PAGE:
News Release: University News

Sep. 23,  2011

Emory Hospitals Make Leaps in University HealthSystem Consortium National Quality Rankings

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ATLANTA- Three Emory hospitals - Emory University Hospital, Emory University Hospital Midtown, and Emory University Orthopaedics & Spine Hospital, have made tremendous leaps in national quality rankings.

Out of 101 academic medical centers ranked by the University HealthSystem Consortium (UHC), joint facilities Emory University Hospital and Emory University Orthopaedics & Spine Hospital jumped to 10th (up from 45th in 2010) and Emory University Hospital Midtown ranked 11th (up from 42nd in 2010).  

The UHC rankings rigorously look at how academic medical centers are doing in multiple dimensions of quality and safety, and are traditionally looked upon as providing the best, most non-biased national quality measurement system available. Formed in 1984, UHC is an alliance of 114 academic medical centers and 255 of their affiliated hospitals representing approximately 90 percent of the nation's non-profit academic medical centers.

Emory Healthcare, in fact, takes these rankings so seriously that senior leaders five years ago added UHC data to the organization's system-wide scorecard. Since then, Emory has embarked on a mission to make improvements that will not only impact rankings, but, more importantly, will also redefine the care delivered to our patients, according to John T. Fox, president and chief executive officer for Emory Healthcare.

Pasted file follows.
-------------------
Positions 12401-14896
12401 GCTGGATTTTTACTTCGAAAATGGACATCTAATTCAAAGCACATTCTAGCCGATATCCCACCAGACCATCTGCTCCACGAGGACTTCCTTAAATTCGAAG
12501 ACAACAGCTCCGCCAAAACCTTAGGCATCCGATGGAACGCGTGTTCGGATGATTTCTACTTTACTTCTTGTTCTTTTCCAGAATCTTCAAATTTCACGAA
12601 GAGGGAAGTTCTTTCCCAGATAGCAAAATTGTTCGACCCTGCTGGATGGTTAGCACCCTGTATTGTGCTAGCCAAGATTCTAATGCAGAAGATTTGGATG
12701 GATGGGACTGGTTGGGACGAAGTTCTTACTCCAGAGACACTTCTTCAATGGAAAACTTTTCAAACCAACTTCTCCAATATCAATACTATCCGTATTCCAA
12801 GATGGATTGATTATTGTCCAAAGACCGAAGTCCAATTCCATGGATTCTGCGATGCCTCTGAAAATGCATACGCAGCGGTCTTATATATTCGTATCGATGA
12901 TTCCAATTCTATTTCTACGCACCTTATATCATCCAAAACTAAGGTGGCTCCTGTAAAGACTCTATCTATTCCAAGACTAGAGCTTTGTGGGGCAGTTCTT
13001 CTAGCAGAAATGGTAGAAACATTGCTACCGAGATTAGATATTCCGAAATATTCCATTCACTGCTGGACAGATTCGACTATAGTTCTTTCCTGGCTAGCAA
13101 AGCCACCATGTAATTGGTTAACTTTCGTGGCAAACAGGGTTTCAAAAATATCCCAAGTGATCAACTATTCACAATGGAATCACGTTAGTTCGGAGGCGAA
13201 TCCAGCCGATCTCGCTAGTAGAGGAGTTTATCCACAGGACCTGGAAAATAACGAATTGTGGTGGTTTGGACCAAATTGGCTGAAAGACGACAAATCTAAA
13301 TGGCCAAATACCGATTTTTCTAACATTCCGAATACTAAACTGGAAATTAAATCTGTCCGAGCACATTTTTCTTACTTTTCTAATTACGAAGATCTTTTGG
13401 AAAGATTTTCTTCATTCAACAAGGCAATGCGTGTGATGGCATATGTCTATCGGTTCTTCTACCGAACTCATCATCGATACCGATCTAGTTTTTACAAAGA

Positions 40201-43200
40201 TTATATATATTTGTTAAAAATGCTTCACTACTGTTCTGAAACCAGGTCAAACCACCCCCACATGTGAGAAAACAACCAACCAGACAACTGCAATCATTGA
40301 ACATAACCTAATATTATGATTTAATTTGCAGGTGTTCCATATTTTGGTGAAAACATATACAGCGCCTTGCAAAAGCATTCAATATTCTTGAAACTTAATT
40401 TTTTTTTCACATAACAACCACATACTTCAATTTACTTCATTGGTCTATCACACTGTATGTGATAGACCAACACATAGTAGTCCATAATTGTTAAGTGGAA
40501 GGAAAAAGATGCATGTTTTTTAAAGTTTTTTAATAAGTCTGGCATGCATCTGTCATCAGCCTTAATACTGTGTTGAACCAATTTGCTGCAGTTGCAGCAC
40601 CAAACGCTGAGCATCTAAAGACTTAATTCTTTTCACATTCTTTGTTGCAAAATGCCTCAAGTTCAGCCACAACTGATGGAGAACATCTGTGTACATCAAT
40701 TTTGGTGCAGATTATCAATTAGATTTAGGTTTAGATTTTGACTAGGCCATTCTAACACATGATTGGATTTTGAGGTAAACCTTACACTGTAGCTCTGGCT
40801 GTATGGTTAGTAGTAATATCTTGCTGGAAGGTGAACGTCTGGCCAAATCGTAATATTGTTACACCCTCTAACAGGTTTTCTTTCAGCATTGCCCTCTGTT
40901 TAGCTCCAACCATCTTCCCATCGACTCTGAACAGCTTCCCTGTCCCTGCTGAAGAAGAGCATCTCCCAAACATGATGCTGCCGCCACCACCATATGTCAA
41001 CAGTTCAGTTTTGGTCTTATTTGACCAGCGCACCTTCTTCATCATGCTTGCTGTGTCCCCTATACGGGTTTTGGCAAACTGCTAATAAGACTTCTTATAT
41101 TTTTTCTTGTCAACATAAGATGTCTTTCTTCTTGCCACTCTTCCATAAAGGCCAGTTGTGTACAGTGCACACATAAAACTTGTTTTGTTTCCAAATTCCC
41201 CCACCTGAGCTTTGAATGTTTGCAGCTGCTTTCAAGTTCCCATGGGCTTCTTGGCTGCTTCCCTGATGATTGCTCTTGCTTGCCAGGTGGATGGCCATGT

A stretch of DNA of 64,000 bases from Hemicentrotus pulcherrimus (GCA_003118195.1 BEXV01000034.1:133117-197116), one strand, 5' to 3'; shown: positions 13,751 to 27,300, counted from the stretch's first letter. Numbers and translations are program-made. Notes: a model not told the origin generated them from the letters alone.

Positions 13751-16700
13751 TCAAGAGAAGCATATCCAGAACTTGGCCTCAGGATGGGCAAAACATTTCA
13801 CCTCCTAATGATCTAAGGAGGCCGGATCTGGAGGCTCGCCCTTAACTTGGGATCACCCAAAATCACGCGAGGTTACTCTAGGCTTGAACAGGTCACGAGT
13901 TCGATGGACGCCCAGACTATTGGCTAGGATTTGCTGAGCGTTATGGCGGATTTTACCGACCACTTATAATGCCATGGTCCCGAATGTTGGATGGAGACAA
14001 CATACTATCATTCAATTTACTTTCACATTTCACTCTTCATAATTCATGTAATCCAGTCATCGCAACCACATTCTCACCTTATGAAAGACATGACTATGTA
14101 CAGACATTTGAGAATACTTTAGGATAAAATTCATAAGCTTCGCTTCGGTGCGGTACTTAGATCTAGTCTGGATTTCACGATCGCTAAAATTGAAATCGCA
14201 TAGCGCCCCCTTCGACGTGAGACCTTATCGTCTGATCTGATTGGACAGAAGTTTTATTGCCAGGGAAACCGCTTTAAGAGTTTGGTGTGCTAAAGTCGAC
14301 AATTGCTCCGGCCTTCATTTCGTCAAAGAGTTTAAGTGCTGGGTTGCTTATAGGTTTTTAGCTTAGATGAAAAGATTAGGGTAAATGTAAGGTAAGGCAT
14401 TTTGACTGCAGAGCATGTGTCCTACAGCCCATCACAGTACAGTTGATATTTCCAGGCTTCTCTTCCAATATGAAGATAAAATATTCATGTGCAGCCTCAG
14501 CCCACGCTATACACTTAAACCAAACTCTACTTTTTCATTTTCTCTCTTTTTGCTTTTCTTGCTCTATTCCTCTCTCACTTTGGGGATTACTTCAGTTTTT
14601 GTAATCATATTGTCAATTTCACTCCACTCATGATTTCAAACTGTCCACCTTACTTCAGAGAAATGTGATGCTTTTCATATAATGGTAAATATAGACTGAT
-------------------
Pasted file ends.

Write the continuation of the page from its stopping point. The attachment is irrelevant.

"As an academic medical center, one of the highest recognitions is to be a quality leader amongst our peers nationally. It brings me great pleasure to share this outstanding news with the entire Emory Healthcare family, our patients, and the communities we serve," says Fox. "Our physicians, nurses and employees have made an extraordinary impact on the lives of our patients now - and those who will seek our care in the future. Each day, we demonstrate the extraordinary through our unrelenting focus on quality. This focus by our team is evidence of our commitment and dedication to our patients, and proves that we are leaders in delivering exceptional care."

"The improvements we've achieved represent remarkable accomplishments that have been possible only through teamwork and collaboration, says William Bornstein, MD, PhD, chief quality and medical officer for Emory Healthcare. "These improvements are not just numerical rankings. They also represent the progress we have made in caring for our patients."

"We have always known that Emory nurses, physicians, allied health and support staff bring an unprecedented level of knowledge and expertise to patient care. Their collaboration across our system and within their teams has not only made a huge difference in our quality rankings, but is also changing the delivery of health care for future generations," says Susan Grant, MS, RN, FAAN, chief nursing officer for Emory Healthcare.

Academic medical centers, which often serve as community safety net hospitals, typically treat America's sickest, most complex patient cases, and a disproportionate number of patients who are uninsured, underinsured, or indigent. Additionally, many of these institutions are centers for cutting-edge scientific research and biomedical innovation, leading the way for tomorrow's treatments and cures.   

Emory Healthcare is the largest, most comprehensive health care system in Georgia, providing more than 2.8 million outpatient services and 55,000 hospital in-patient admissions in 2010. Encompassing The Emory Clinic, Emory-Children's Center, Emory University Hospital, Emory University Hospital Midtown, Wesley Woods Center, Emory University Orthopaedics & Spine Hospital and Emory Johns Creek Hospital, Emory Healthcare services more than 1,400 licensed beds and employs approximately 12,000 individuals. 

 

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